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Lateral view of a Male Baetis (Baetidae) (Blue-Winged Olive) Mayfly Dun from Mystery Creek #43 in New York
Blue-winged Olives
Baetis

Tiny Baetis mayflies are perhaps the most commonly encountered and imitated by anglers on all American trout streams due to their great abundance, widespread distribution, and trout-friendly emergence habits.

Dorsal view of a Amphizoa (Amphizoidae) Beetle Larva from Sears Creek in Washington
This is the first of it's family I've seen, collected from a tiny, fishless stream in the Cascades. The three species of this genus all live in the Northwest and are predators that primarily eat stonefly nymphs Merritt R.W., Cummins, K.W., and Berg, M.B. (2019).
27" brown trout, my largest ever. It was the sub-dominant fish in its pool. After this, I hooked the bigger one, but I couldn't land it.
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Mayfly Species Baetisca laurentina (Armored Mayflies)

This Midwestern species is responsible for all my Baetisca fishing experiences. Read the section on the genus Baetisca for most of the details.

Where & when

This species is very important in parts of northern Wisconsin. In Mayflies of Michigan Trout Streams, the Leonards report that the nymphs are locally abundant in Michigan, but they did not find the adults in fishable numbers.

In 20 records from GBIF, adults of this species have been collected during June (45%), May (20%), July (15%), April (10%), and August (10%).

In 3 records from GBIF, this species has been collected at elevations of 3, 20, and 26 ft.

Species Range

Physical description

Most physical descriptions on Troutnut are direct or slightly edited quotes from the original scientific sources describing or updating the species, although there may be errors in copying them to this website. Such descriptions aren't always definitive, because species often turn out to be more variable than the original describers observed. In some cases, only a single specimen was described! However, they are useful starting points.

Male Spinner

Body length: 8 mm
Wing length: 10 mm

Abdominal tergites of male imago deep brown, sternites paler brown; longitudinal veins brown.

Head and thorax deep brown; lateral flange-like edge of mesonotum paler; thoracic sternum deep brown. Legs dull amber, the fore legs deeper in color than the second and third pairs. Wings hyaline; longitudinal veins brown; cross veins pale, almost invisible except in the anal region. Abdominal tergites deep brown: sternites paler brown. Forceps dull dirty amber colored; tails pale brownish, the joinings darker.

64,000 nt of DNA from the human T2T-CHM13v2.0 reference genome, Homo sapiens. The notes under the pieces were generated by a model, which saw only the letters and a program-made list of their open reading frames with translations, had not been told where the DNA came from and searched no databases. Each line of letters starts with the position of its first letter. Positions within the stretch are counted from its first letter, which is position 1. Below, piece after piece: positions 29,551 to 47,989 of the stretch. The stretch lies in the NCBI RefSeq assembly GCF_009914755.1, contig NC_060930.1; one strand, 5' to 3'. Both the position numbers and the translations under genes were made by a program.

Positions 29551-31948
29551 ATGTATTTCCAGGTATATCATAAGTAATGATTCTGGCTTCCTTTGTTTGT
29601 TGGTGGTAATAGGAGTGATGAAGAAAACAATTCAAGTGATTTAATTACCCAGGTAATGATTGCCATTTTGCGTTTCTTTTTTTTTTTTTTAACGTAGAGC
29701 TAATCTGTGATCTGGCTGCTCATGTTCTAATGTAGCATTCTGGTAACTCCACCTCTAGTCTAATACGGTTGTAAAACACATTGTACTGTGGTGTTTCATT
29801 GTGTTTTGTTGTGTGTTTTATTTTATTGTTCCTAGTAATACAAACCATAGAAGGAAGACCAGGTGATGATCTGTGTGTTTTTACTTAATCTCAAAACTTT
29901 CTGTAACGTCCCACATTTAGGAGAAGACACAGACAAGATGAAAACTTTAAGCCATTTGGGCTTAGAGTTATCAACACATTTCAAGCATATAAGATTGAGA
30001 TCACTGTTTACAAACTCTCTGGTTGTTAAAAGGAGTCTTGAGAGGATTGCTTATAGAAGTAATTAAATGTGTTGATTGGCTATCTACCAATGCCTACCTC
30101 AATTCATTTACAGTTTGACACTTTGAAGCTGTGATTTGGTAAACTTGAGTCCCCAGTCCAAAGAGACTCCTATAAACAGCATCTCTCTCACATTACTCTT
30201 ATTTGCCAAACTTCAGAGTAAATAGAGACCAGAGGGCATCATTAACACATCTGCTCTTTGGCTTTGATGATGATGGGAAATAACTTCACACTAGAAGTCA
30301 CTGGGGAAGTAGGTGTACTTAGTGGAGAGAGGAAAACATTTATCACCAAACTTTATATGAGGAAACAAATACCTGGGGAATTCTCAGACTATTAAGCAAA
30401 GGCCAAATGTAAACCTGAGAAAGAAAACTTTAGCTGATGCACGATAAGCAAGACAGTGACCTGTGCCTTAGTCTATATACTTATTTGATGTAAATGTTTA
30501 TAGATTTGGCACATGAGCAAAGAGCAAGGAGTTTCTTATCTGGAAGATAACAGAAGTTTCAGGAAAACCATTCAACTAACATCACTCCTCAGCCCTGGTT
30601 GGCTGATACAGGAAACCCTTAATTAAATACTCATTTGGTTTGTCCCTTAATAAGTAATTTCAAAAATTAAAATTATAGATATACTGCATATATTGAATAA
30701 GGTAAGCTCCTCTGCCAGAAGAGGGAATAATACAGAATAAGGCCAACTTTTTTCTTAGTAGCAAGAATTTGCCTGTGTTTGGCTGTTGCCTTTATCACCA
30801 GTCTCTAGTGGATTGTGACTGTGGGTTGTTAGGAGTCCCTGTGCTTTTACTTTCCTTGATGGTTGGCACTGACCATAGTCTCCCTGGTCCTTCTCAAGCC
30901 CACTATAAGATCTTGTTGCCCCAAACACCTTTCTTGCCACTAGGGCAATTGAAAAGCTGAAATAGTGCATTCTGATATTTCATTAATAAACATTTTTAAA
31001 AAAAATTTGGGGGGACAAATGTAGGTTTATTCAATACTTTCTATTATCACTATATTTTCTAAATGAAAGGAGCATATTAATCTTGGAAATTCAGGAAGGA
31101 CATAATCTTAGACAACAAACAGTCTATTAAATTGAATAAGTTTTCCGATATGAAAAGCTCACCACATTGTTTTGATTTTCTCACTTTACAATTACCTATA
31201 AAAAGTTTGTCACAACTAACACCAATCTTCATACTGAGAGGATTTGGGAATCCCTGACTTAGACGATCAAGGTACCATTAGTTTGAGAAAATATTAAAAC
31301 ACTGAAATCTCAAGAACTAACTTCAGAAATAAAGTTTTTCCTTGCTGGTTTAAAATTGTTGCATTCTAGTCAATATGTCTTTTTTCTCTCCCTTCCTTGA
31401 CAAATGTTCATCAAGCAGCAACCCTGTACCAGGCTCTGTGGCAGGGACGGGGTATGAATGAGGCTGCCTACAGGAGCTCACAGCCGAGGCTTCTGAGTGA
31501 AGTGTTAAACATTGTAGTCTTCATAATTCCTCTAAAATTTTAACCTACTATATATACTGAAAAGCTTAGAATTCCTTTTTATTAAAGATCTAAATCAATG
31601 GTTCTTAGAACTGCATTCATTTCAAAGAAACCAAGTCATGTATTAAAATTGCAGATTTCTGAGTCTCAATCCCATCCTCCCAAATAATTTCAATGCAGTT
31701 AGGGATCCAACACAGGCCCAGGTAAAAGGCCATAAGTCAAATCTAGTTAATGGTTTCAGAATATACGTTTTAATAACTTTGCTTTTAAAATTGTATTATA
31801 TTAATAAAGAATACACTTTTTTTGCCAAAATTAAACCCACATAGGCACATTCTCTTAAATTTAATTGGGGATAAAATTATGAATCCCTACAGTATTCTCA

Nymph

The nymph possesses both dorsal and lateral spines on the mesonotal shield; the frontal projections are reduced to very small blunt tubercles; the genae are very slightly produced only. The dark longitudinal veins separate this species from Baetisca obesa, in which the veins are largely pale.

Specimens of the Mayfly Species Baetisca laurentina

2 Male Duns
1 Female Dun
2 Male Spinners
2 Female Spinners
11 Nymphs

1 Underwater Picture of Baetisca laurentina Mayflies:

Discussions of Baetisca laurentina

An important hatch
2 replies
Posted by Troutnut on Jun 26, 2006
Last reply on Apr 8, 2013 by Willy
Based on reports from several sources and my own experiences, I'm beginning to think it is significantly more important than it has been credited for. The duns emerge by crawling out onto land, so they aren't important, but some of my most memorable fishing nights of 2005 were due to Baetisca spinner falls.

It is a tricky hatch to detect. I haven't seen more than a couple of their spinners in the air at a time, though some of my friends report spotting their swarms. Normally for me they just showed up on the water from unseen swarms upstream. They were mixed with spinners from Ephemerella invaria and Maccaffertium vicarium, among others, but the fish were relentlessly selective to the Baetisca laurentina spinners.

I wasted the better part of an hour flinging a sulphur imitation the first time I encountered a Baetisca fall. Like Ephemerella spinners, they can be hard to spot on the water, and they were much more sparse. I finally captured one, noticed the very different body profile, and since I didn't have anything remotely imitating it I continued to catch no fish. I returned the next night with an imitation with a robust, opaque body, and the fish went crazy for it.

I just finished reading through the account by Caucci and Nastasi in Hatches II about how the extremely important Ephemerella invaria sulphur species went unnoticed for decades because it was confused with Ephemerella dorothea. The maddening difficulty of some dorothea hatches was partially explained away once people understood this difference.

Although Baetisca is much less prominent than Ephemerella invaria, I suspect it has similarly been confused with well-known sulphur species in the rare locations and occasions where it is important.
Can't wait to hit this hatch
Posted by Troutnut on Jun 12, 2006
Last reply on Jun 12, 2006 by Troutnut
It sounds like the Baetisca hatch is really going on here in northern Wisconsin now. I've heard reports from more than one source about fishable Baetisca laurentina hatches on two of my favorite rivers. I bought some imitations and hopefully I'll be using them tomorrow!

Start a Discussion of Baetisca laurentina

References

Mayfly Species Baetisca laurentina (Armored Mayflies)

Taxonomy
Species Range
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